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I live in California where wine bottles are plentiful. As a maker, it's great to have a never ending source of material for my projects and thankfully my friends are happy to keep my supplies up.

I built a simple wooden jig to score the wine bottles which allows me to separate the glass safely and cleanly, but the bottles vary in wall thickness and quality so some will break. It's okay. Just drink more wine ;-)

Since this project is for small planters, the edges don't have to be perfectly even but it is good to make sure the edges won't cut you as you work with the plants. I also like making drinking glasses but since those need to be nearly perfectly level, I've started making these and when one comes out exceptionally well it goes in the 'drinkable' pile to be turned into a glass instead of a planter. For those interested in starting out a urban garden, this is a great start. These guarantee good drainage, which is a common problem for people starting to grow their own plants.

As with nearly all of my projects, I made it at Techshop.

Step 1: Make Your Jig

I made my own jig following this Instructable:

https://www.instructables.com/id/Want-to-cut-wine-b...

No need to reinvent the wheel - this is a great Instructable to follow AND a fellow Techshopper.

Step 2: Split That Glass!

Using the jig, apply even pressure as you rotate the wine bottle. I took the labels off of the bottles by soaking them in the bathtub. Then the real work came - finding the right heat source for splitting the bottle.

This is where the blowtorch comes in!

Separating the bottle requires a few rounds of hot/cold to shock the glass at the score line.

I tried a candle, a blowtorch, pouring hot water, a match, two candles, but the magic touch was...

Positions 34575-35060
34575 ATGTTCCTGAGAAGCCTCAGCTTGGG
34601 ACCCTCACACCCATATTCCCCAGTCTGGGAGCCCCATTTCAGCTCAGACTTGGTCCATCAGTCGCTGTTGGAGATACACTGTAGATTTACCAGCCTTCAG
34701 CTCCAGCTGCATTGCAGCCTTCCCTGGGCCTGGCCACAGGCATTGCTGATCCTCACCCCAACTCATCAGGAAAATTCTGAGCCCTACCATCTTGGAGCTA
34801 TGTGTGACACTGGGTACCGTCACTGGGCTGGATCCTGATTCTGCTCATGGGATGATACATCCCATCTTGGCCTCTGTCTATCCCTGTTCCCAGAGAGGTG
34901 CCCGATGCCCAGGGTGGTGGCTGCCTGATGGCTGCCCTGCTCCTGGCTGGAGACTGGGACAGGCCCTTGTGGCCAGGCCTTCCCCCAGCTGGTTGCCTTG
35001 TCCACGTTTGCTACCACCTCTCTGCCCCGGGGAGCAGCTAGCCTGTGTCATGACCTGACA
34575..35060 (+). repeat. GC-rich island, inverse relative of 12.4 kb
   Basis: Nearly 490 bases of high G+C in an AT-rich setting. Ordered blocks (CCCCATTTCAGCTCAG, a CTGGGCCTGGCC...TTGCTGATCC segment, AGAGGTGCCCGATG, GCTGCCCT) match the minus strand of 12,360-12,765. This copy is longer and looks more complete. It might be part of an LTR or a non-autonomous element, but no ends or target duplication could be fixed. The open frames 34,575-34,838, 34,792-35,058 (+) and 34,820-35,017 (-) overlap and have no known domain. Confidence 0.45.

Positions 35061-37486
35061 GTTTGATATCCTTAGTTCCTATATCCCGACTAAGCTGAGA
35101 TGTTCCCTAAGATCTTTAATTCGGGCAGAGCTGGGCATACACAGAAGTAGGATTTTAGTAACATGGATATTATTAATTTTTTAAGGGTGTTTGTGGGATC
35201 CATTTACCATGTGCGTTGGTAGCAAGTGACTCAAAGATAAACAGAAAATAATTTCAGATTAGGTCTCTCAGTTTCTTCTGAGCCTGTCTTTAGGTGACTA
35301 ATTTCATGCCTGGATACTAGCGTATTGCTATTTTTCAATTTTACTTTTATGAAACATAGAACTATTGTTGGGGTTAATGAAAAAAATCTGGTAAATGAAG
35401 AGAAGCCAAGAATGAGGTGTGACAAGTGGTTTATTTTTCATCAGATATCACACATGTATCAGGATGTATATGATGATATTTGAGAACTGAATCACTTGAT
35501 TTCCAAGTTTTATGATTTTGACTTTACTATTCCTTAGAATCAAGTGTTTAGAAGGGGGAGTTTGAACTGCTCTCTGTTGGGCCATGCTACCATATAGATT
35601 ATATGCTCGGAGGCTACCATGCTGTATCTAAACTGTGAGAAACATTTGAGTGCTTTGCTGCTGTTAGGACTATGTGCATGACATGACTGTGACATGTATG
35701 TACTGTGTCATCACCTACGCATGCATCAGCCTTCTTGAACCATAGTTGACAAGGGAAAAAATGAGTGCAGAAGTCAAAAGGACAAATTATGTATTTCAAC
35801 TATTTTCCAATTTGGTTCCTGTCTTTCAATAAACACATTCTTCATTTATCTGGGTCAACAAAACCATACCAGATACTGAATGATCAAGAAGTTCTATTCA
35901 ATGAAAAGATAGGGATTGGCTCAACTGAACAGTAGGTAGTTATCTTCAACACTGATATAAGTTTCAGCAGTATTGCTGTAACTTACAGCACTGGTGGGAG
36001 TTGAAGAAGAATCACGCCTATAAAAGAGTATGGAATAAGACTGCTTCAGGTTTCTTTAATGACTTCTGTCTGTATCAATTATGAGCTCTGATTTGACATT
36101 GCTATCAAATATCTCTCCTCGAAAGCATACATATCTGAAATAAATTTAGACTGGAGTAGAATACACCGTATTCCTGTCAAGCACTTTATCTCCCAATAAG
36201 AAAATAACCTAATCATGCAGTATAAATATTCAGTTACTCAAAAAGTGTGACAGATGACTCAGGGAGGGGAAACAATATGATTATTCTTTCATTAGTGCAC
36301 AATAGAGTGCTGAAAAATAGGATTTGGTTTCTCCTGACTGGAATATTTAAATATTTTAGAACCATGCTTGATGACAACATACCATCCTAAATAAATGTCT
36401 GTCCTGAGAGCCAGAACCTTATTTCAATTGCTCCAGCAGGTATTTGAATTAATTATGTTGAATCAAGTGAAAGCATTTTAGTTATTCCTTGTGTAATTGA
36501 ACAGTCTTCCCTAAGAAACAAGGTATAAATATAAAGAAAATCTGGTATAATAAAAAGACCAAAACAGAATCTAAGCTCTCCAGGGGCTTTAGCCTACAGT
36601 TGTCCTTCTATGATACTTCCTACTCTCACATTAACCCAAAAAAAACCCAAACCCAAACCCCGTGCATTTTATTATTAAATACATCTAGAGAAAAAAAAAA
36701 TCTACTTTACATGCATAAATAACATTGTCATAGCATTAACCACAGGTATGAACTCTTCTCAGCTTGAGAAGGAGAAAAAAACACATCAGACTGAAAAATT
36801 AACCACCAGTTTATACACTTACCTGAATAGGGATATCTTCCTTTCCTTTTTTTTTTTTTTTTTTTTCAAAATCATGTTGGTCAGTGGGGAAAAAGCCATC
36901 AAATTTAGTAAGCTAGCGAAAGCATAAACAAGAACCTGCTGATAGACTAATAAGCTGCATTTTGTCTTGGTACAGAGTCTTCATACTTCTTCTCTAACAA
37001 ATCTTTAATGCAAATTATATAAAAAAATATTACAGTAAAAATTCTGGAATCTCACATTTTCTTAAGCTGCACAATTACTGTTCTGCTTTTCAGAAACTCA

my crème brûlée torch!

It has a great target area, it's easy to hold and control, and I can adjust the intensity of the flame. I alternated using the torch on the score line with cold water. This was much more successful and reduced the split lines. After this, sand paper was all the edging needed to finish up the glass.

Step 3: Assemble Your Planters! Eat Your Herbs!

Almost there!

Flip the top back into the bottom of the glass. Cut pieces of moisture wicking fabric 12" long and run them through the bottom of the neck of the bottle (now the bottom) and hold the top in place as you assemble the following layers:

- Large lava rocks (for drainage)
- Smaller river rocks
- Pot soil (the moisture wicking fabric needs to bring the water up to the soil)

Then pot your herb as usual! The planters will drain really well, but keeping water in the bottom glass will help regulate the water. I still needed to water these herbs from the top down, but these planters worked really well at keep the drainage steady.

I planted oregano, basil, cilantro, parsley, and tarragon. It's been a delicious project!

Use this as your own indoor garden, as a housewarming gift, or as a lovely centerpiece for a special event or wedding!

<p>This guy's method works really well:</p><p>https://www.youtube.com/watch?v=sFXngPx3w3M&amp;list=PLBEF40B354EAE928E</p>
<p>another way of splitting bottles is to fill the bottle with water till where ever u want to split the bottle then tie a thick thread (thickness of a candle wick will do) soaked in kerosene ,diesel. make sure the the thread is exactly over the water brim. then light the thread . it will burn and cut the bottle nicely . <br>Do not closed the bottle lid and take precautions, some bottles might break too.<br><br>try and let me know if it worked for you .<br>Regards <br>samarth</p>
<p>I've heard of this method, samarthsyal, but haven't tried it yet. I still have a pile of wine bottles so maybe I'll be brave enough one day to do this. </p>
<p>These look beautiful! I love them!</p>
<p>Thanks, HollyMann!</p>

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